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Embracing Market Turmoil: Staying Invested vs. Exiting During Financial Crises
The 2008 financial crisis and the 2020 pandemic were like roller coaster rides that nobody wanted a ticket for. Financial advisors faced the Herculean task of soothing their clients’ frayed nerves as they watched their balances dip into the red.
Overwhelmed with emotion, some of these clients likely considered jumping ship during these tumultuous times. However, abandoning the ride could have caused even more damage to their portfolios in the long run.
In our free Top 10 Visuals for Clients & Prospects deck, we bring to life key concepts that frequently pop up in many client and prospect conversations, including the power of staying invested through the lowest of downturns.
Download the free Slide Deck for more insights:
The Perils of Market Timing in the 2008 Financial Crisis
Navigating a market downturn can feel like trying to catch a falling knife, and pinpointing the bottom is no easy feat. But, even if you could, re-entering the market could leave a lasting scar on your long-term returns.
Picture, for example, an all-stock (S&P 500) portfolio spanning 20 years (from Q2 2003 to Q1 2023). If you cashed out at the nadir of the 2008 Financial Crisis and jumped back a year later, you’d be looking at a 7.4% annualized return. Not too shabby. But if you’d just hung in there throughout the turmoil, a buy-and-hold strategy would have resulted in nearly three extra percentage points (2.9%) of return per year for an annualized return of 10.36%.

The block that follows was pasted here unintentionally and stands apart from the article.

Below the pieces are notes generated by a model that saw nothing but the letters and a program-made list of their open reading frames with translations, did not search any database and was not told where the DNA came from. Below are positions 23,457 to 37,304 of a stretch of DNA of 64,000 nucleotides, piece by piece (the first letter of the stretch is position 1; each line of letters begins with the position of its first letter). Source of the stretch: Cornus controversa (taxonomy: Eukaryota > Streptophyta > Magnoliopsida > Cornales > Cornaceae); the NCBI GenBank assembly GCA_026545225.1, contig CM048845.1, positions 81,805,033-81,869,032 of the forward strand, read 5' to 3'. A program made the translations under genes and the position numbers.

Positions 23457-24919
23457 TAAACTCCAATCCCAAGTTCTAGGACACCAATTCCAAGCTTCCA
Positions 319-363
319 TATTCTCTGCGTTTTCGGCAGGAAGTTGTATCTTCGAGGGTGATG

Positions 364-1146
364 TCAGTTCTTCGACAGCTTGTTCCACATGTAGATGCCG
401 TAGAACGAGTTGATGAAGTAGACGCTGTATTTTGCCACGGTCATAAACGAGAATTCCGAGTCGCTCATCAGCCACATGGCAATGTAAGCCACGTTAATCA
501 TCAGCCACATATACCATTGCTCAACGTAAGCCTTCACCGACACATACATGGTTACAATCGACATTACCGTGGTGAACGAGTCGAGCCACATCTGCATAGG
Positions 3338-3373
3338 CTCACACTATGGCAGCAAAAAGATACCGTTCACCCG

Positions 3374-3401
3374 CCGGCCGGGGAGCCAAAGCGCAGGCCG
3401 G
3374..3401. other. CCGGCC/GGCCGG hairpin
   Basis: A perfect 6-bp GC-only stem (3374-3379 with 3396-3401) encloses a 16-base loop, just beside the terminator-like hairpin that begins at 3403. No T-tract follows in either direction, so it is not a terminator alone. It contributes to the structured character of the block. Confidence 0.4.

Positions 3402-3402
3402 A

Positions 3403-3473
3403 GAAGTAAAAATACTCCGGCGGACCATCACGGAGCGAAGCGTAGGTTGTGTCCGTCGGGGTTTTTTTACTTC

Now imagine you bailed at the bottom of the ’08 crisis but never plunged back into the market. That’s when you’d really feel the sting, with a dismal -0.9% annualized return gnawing away at your portfolio.
How Staying Invested Prevailed Over Market Timing During the Pandemic
A more recent example is what would’ve happened if you went in and out of the market in 2020. Let’s take that same $100,000 investment, using ten years from Q2 2013 to Q1 2023. If you hopped out of the market for one month at the 2020 pandemic crash’s depths, you’d be looking at a 9.74% annualized return.
Again, a fine result, but missing just that one single month in the market meant leaving 2.48% on the table every year compared to the buy-and-hold strategy, which would have netted you a 12.22% annualized return. Those who decided to park their cash at the bottom for good forewent a staggering 6.82% in annualized returns. Talk about FOMO.